Staying Connected This Holiday Season

By Alene Brennan

The holiday season is often filled with traditions that we look forward to all year long.

There are two moments that I look forward to most each year. Thanksgiving dinner with my extended family where we gather to enjoy good food and laughter together. It’s all about the relationships.

I also love the candlelit Christmas Eve church service that provides such a special feeling inside. Being surrounded with everyone in their holiday attire, the lit Christmas tree and hearing the Christmas hymns, is powerful.

Knowing the holidays have a much different feel this year due to the pandemic, I’m struggling to discover how I can create that same sense of connection and joy. Anticipating it makes a big difference though and enabling me to plan a different way.

I’ve made the decision that I will be celebrating Thanksgiving at home with my husband and not attending the extended family dinner, because I don’t feel comfortable for the potential exposure to health risks.

That said, we’ve decided to coordinate a family zoom chat. It’s not perfect but it’s still seeing the faces and voices of the people I love most. I know the call will be filled with laughter and that in and of itself helps to fill my cup.

For Christmas Eve service, I’m still thinking through an alternative for this but I’m hoping that the church will stream the service online and perhaps I get candles for us create a similar environment.

Outside of that, I plan on reaching out to some family and friends to schedule some smaller holiday gatherings. I’m hoping that this has the potential to find even greater connections.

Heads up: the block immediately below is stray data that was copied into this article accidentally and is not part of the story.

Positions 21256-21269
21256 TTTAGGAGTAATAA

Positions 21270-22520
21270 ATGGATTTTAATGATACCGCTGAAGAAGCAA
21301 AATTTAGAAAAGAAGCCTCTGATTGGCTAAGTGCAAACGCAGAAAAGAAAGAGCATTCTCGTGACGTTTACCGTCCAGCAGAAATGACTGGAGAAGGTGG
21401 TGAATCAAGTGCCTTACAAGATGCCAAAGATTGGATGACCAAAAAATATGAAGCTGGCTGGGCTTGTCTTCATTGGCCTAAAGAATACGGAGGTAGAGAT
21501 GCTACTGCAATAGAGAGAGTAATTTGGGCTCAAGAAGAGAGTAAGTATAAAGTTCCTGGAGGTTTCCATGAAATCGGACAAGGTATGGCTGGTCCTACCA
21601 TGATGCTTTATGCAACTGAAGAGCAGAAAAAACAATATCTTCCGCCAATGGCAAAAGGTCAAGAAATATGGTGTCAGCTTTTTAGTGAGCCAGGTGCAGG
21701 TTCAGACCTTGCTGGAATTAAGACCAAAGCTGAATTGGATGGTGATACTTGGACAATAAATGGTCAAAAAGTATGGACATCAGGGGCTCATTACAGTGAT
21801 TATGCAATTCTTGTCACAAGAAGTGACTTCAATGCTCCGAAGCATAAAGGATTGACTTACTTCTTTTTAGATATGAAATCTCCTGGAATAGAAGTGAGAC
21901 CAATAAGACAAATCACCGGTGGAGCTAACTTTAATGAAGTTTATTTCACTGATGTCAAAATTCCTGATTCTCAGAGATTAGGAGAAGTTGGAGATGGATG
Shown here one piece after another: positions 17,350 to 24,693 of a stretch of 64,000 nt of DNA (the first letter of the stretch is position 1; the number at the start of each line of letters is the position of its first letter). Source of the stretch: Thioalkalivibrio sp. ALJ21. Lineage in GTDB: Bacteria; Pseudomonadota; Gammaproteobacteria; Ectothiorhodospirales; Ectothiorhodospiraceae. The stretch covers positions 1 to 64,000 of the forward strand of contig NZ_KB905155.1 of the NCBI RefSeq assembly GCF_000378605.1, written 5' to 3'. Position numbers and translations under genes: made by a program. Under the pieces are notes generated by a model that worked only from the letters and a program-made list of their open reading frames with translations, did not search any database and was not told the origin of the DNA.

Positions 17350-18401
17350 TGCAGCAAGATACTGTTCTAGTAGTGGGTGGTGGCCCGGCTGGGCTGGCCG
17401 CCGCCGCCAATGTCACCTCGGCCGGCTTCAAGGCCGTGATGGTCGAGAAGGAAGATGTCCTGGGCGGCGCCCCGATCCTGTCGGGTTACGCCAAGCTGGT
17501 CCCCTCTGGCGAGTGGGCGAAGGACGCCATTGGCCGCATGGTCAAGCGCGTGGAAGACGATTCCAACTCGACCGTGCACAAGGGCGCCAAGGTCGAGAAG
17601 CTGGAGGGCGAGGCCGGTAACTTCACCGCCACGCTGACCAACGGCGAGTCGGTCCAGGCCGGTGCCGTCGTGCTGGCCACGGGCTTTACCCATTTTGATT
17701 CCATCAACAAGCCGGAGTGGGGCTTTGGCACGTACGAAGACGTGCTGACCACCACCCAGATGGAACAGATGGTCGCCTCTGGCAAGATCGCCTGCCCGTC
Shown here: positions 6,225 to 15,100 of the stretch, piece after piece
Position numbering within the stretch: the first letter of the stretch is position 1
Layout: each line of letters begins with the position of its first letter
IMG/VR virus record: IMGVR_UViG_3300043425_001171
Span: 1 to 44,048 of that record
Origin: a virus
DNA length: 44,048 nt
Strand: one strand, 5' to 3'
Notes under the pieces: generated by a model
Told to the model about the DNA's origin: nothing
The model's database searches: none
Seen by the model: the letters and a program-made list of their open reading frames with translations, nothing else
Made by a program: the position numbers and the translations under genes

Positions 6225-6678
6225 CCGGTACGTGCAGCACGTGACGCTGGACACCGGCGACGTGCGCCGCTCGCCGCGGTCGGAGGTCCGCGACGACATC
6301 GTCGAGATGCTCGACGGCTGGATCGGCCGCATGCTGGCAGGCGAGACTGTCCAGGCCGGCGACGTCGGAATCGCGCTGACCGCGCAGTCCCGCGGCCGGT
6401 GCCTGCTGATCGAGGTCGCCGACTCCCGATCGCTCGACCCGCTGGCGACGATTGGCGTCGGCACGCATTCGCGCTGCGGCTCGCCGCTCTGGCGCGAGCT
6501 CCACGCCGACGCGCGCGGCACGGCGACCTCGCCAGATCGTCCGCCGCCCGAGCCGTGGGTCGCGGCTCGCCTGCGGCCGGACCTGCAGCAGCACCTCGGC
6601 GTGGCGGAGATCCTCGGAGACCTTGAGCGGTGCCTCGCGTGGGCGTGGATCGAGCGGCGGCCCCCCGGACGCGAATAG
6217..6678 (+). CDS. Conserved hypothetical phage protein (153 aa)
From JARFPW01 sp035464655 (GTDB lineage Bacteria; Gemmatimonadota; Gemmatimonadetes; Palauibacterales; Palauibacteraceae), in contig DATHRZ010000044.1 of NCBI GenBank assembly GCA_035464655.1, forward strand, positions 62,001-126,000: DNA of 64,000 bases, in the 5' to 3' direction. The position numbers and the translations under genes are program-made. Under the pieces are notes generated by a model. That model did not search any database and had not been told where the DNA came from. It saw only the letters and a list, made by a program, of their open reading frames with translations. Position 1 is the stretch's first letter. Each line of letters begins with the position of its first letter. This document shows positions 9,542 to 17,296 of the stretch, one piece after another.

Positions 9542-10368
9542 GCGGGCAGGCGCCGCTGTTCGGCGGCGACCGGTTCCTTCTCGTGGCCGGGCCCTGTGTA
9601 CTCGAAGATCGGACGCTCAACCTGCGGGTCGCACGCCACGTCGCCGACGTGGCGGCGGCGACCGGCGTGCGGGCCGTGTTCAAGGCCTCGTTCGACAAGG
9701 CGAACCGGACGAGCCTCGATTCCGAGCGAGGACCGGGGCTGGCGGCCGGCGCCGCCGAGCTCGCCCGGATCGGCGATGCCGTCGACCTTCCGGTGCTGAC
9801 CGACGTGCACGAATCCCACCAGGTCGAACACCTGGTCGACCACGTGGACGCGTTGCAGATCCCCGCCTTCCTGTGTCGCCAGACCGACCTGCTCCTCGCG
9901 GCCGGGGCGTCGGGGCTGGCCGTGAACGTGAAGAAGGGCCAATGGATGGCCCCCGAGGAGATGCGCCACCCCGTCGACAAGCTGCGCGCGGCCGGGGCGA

I think it comes down to our intentions to reach out and create these opportunities. Without this intention the time can pass quickly, and we can find ourselves isolated and lonely during the holidays, which doesn’t feel good emotional, nor does it support our physical health.

So, I would invite us all to discover how we can be the initiators to building connections this holiday season.

There are even countless groups to connect with online via social media. You want to be selective to explore the tone of each group and ensure that it’s uplifting and supportive.

Who can you reach out to today to plan a holiday connection? If you’re looking for an opportunity, I am hosting a free online holiday cooking class for the MS community on how to make the holidays both healthy and delicious.

Regardless what your connection point is, always remember that your presence is a gift to others as well. Your steps to stay connected this holiday season, could be the one thing that helps someone in your community that needed support. This need is greater than us individually.

We are all a gift to one another.

*Alene Brennan works with individuals living with MS and other autoimmune diseases to create a diet and lifestyle that will support their healing and disease management. She holds four certifications: nutrition coach, yoga instructor, personal trainer, and natural food chef. You can learn more about her work and follow her blog, recipes, and more at www.alenebrennan.com. Check her out on Instagram and Facebook, too!

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As a national nonprofit organization, the Multiple Sclerosis Association of America is a leading resource for the entire MS community, improving lives today through vital services and support. MSAA provides free programs and services, such as: a toll-free Helpline; award-winning publications including a magazine, The Motivator; website featuring educational videos and research updates; S.E.A.R.C.H.™ program to assist the MS community with learning about different treatment choices; a mobile phone app, My MS Manager™; a resource database, My MS Resource Locator; equipment distribution ranging from grab bars to wheelchairs; cooling accessories for heat-sensitive individuals; educational events and activities; MRI funding and insurance advocacy; and more. For additional information, please visit http://www.mymsaa.org or call (800) 532-7667.

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